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Twelve Times Blessed


True Dickinson is an entrepreneur who runs a popular and successful baby company online — a service that delivers a present to both mother and baby each month for the first year of the baby’s life. (This company, by the way, now is on the brink of becoming a real company, run by one of my dearest childhood friends). She has a young son from her first marriage, on whom she lavishes all her love, and loyal assistants; but her own personal insecurity and mistrust have stopped her from ever having what she wants most: another love in her life.

All that changes when the younger man she has met earlier on the evening of her 43rd birthday, Valentine’s Day, rescues her from the snowy marsh into which her car has plunged during a Nor’easter on Cape Cod. That True and Hank Bannister are in love is beyond doubt. Whether True and Hank’s love can survive their impulsive marriage, her lack of faith, and True’s scheming mother is another question.

The most like a romance of any of my novels, Twelve Times Blessed is really about the possibility of love between generations, between traditions and on the cusp of a new century — when all the old rules no longer apply and good people struggle to create a set of new ones with which they can live and thrive. True Dickinson has been called the most “annoying” of all my protagonists, because she is insecure though she is successful. But I would argue that these two elements are often mutual in an individual’s life, and even that the very insecurity a person feels can lead her to success in the exterior world, while leaving her hollow in the personal realm. Or perhaps I simply know some really unusual people who are successful — because most of them have a thin crust of absolute confidence that overlays an abyss of self-doubt. The possibility of healing for that kind of person is perhaps an even more important thread in this story.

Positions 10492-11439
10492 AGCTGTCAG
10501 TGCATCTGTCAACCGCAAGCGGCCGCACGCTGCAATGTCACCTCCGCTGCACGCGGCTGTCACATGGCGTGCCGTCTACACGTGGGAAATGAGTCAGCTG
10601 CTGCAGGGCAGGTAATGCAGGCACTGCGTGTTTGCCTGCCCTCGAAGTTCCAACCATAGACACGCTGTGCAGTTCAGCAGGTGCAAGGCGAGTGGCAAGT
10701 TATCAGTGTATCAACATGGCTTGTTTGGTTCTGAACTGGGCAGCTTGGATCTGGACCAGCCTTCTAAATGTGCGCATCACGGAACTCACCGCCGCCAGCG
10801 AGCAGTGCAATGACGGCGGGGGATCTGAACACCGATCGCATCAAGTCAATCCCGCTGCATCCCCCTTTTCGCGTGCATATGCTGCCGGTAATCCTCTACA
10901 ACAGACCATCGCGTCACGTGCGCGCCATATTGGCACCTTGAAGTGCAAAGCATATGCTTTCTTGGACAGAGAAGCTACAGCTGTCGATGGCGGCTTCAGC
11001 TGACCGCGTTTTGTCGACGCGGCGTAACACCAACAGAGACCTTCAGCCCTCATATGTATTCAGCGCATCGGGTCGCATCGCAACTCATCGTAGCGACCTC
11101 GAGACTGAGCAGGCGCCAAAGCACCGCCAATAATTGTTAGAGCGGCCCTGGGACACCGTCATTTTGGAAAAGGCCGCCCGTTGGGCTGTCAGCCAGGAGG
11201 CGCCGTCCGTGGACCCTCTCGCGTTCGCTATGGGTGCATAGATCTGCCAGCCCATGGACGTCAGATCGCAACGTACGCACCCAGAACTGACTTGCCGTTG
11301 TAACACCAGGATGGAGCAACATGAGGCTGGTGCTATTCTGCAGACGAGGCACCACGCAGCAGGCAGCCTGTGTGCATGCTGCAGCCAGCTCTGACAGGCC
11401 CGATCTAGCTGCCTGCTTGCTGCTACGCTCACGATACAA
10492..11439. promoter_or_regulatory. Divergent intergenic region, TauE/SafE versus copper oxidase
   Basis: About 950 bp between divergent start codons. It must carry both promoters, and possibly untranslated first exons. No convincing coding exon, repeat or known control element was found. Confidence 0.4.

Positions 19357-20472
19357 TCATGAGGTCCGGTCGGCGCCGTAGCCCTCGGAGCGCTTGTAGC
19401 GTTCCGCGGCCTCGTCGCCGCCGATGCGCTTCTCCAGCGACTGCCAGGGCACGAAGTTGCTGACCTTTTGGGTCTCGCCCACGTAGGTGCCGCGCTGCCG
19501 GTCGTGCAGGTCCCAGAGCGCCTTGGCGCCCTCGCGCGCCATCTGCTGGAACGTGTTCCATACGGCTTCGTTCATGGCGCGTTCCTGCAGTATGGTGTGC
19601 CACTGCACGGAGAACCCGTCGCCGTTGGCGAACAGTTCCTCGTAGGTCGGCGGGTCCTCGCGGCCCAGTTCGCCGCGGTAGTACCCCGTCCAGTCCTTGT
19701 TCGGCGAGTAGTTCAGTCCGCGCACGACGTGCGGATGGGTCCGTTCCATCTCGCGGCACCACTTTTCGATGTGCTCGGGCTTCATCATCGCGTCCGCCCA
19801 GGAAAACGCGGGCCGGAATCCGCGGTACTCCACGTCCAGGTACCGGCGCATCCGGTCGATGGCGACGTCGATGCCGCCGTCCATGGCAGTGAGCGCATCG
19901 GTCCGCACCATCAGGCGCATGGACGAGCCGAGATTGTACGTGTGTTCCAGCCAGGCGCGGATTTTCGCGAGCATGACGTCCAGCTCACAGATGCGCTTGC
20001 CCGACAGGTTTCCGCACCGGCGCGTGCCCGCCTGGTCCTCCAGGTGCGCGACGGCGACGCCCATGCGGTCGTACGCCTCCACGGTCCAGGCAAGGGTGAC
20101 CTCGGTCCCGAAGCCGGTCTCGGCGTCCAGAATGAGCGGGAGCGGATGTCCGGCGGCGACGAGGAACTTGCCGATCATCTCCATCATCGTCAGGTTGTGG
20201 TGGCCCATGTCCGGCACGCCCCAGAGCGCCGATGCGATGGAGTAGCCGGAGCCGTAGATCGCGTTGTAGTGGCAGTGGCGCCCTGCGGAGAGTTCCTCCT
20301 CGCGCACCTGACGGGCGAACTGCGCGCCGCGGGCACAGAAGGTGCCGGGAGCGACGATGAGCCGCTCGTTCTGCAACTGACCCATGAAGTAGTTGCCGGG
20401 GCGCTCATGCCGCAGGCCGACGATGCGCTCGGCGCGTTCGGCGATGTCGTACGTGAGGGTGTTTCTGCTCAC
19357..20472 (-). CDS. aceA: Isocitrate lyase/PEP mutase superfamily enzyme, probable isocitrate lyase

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Cage of Stars


This is the dilemma faced by Ronnie Swan, a sheltered young girl from a deeply religious family, whose childhood ends when she witnesses the murder of her two younger sisters. Not quite thirteen, Ronnie is babysitting on a bright fall day, hiding in the shed as she waits for her sisters to find her. Instead of their excited laughter, there is only silence. When Ronnie opens the door, it is to a sight that will crack her life in two. One minute a carefree girl, the next an over-burdened adult in a child’s body, Ronnie’s rage and grief burn down to a single hot coal: She will seek her own vengeance against Scott Early, a young graduate student from Colorado who suffers from schizophrenic illness. Given treatment instead of punishment, he has been spared the fate Ronnie believes that he deserves.

At first driven nearly mad with grief, Ronnie’s parents finally find peace in forgiveness, and can go on with their lives. Ronnie cannot. The beliefs that once were the rock beneath her feet have become the walls of her prison.

And so, when Scott Early is released from treatment to live with his wife and newborn baby daughter, Ronnie again becomes a changeling – this time deliberately. She relinquishes her home and identity to ingratiate herself with the Earlys, now living in California. But as Ronnie comes to know the family, she begins to struggle with what she once knew for a fact, that the Earlys must experience exactly what she and her parents endured, except without the element of violence. Headstrong in the logic of youth, Ronnie wonders if anyone who has caused such misery deserves joy, and if the baby girl is really safe with such a father, stable as he now seems. Her chance to act on her plan arrives; and Ronnie hesitates – just one moment too long.

It was this chance to grapple with a character’s moral struggle, and with those ancient questions (such as, do two wrongs make a right?) that gave rise to Cage of Stars. Ronnie is essentially prisoner to a universe in which right and wrong are clearly marked; but good and evil slip into shades of gray. I chose for her family to be Mormons because I wanted her to have been raised somewhat “apart” from the world, among traditions that others would find curious, but not so much as, for example, Amish folk. She needed to be both different from and fully engaged with the larger world. As both a Mormon and a country girl, innocent Ronnie seemed somehow even more vulnerable than a sophisticated girl would be.